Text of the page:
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James Cellan Jones
After the overthrowing of Duke Senior by his tyrannical brother, Senior's daughter Rosalind disguises herself as a man and sets out to find her banished father while also counseling her clumsy suitor Orlando in the art of wooing.
The production design of Rome in this episode was very specific; everywhere except the Senate was to be small and cramped. The idea behind this design choice was to reflect Coriolanus' mindset. He dislikes the notion of the people gathering together for anything, and on such a cramped set, because the alleys and streets are so small, it only takes a few people to make them look dangerously crowded. See more »
Coriolanus is the most problematic of Shakespeare's tragedies.
Hamlet, Macbeth, Othello and Lear keep us posted as to their internal states in extended soliloquies. However, Coriolanus is a proud soldier who loves his mother and is totally useless in any other context. What goes on inside his head is either shallow, wrong or just plain uncommunicative. As a result, it is much more difficult than usual to understand what is happening, and to evaluate our own response to it.
Alan Howard brings his verbal precision and ready sneer to the difficult title part. No one's lip curls downwards more eagerly than his, but you may get confused as to how you feel about the progress of his downfall. Irene Worth works well with the camera in making her presence count as his mother, Volumnia.
The rest of the cast boasts some real vocal splendor - Joss Ackland, Anthony Pedley, Valentine Dyall all rumble away magnificently, and the normally resonant Leon Lissek dries his voice out for contrast (unlike, say, his performance in "Shogun.")
Mike Gwilym is perhaps a little too young for Coriolanus's arch-enemy Aufidias, but he acquits himself well enough. The homoerotic element of the Coriolanus-Aufidias relationship is fully justified by the text, but exactly how explicitly it should be shown is a subject for endless debate. It is worth pointing out, however, that the final chorus of "Kill! Kill! Kill!" is here reduced to a duet, with the crowd silent and only the two of them shouting in a kind of macho Liebestod.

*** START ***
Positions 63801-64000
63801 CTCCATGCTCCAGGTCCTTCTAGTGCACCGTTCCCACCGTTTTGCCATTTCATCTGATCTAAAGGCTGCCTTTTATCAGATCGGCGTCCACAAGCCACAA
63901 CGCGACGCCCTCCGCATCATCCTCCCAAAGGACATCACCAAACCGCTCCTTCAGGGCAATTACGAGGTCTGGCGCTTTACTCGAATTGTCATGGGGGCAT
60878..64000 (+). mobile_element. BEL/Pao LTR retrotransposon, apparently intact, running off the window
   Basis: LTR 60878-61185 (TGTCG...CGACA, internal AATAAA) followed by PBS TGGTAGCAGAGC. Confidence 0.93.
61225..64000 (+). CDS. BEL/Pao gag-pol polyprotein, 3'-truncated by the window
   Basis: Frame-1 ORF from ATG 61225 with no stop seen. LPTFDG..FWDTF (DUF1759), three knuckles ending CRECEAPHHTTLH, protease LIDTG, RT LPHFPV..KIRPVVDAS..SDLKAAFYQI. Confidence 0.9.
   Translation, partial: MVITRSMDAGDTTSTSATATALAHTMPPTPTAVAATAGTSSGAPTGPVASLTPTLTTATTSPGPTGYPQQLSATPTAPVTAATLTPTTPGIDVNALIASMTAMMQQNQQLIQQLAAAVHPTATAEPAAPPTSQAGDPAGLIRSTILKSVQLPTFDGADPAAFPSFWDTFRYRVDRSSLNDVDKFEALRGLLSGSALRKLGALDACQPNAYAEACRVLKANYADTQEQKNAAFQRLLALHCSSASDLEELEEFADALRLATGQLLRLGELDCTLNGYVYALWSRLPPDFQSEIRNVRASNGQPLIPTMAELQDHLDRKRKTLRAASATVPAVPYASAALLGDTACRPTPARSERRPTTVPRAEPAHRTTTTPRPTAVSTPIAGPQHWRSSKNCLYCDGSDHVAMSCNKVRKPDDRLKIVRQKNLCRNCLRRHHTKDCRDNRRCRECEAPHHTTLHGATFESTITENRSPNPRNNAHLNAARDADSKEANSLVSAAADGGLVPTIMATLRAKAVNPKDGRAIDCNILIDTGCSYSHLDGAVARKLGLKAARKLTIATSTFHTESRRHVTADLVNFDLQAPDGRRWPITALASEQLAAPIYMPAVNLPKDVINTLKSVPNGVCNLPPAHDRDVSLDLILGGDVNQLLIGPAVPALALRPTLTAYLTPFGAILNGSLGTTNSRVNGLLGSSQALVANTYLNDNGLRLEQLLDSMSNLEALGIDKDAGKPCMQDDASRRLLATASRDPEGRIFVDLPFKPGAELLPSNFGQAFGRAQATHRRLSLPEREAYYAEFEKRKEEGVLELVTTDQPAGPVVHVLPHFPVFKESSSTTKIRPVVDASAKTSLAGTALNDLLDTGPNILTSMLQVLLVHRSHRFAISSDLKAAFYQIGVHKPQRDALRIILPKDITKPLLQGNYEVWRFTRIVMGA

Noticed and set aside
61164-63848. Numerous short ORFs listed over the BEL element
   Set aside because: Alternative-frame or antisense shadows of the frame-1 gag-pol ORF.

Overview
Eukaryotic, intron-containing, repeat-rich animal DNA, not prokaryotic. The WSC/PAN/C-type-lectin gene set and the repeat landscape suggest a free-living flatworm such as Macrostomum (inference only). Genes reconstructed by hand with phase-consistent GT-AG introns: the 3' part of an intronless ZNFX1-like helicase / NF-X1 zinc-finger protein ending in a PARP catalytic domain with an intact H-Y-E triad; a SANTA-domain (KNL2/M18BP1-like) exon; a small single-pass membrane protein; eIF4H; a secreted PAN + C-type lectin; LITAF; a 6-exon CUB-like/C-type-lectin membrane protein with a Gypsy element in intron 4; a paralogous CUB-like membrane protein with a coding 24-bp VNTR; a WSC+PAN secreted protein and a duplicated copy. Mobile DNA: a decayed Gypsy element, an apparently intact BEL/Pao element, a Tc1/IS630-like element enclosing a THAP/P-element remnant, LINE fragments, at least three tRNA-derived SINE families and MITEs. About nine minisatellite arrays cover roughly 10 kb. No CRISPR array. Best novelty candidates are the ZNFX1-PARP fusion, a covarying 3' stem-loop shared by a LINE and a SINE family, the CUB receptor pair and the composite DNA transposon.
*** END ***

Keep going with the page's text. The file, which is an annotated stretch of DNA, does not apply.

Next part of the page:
The real problem with this video is a word beginning with "C," but it's not Coriolanus, it's Caravaggio. Director Elijah Moshinsky's key to the whole production is Caravaggio's paintings, much as Vermeer is to his "All's Well That Ends Well." Unfortunately, the melodramatic ripeness of Caravaggio's lighting seem not to blend well with the conceptual austerity of most of the conflicts in the text. So two artistic experiences play out simultaneously in parallel, but according to more than one viewer, the twain never meet.
"Coriolanus" is, among other things, a play about class. Unfortunately, the costumes of the period chosen here do not always indicate instantly the class of the wearer, and in the prevailing gloom, wholly black costumes don't always register. We shouldn't have to decode these things - they should be obvious and unobtrusive.
The editing is also a problem. Under the director's supervision, scenes often end abruptly and cut directly to the next, producing not the desired impression of speed, but irritation in the viewer. Sometimes we are staring at a reaction shot, when the reaction is not at all informative and we'd be better off watching the face of the speaker.
Perhaps part of the cause is the compressed production schedule, but some editorial rhythms seem clumsy, and that's not characteristic of the BBC's house style - occasionally somnolent, perhaps, but never clumsy.
In sum, the production is not bad, but does not make the case for bringing the play out of obscurity as Shakespeare's least honored tragedy. Mr. T. S. Eliot insisted that "Coriolanus" is a better play than "Hamlet." This video does nothing to force us to agree with him.
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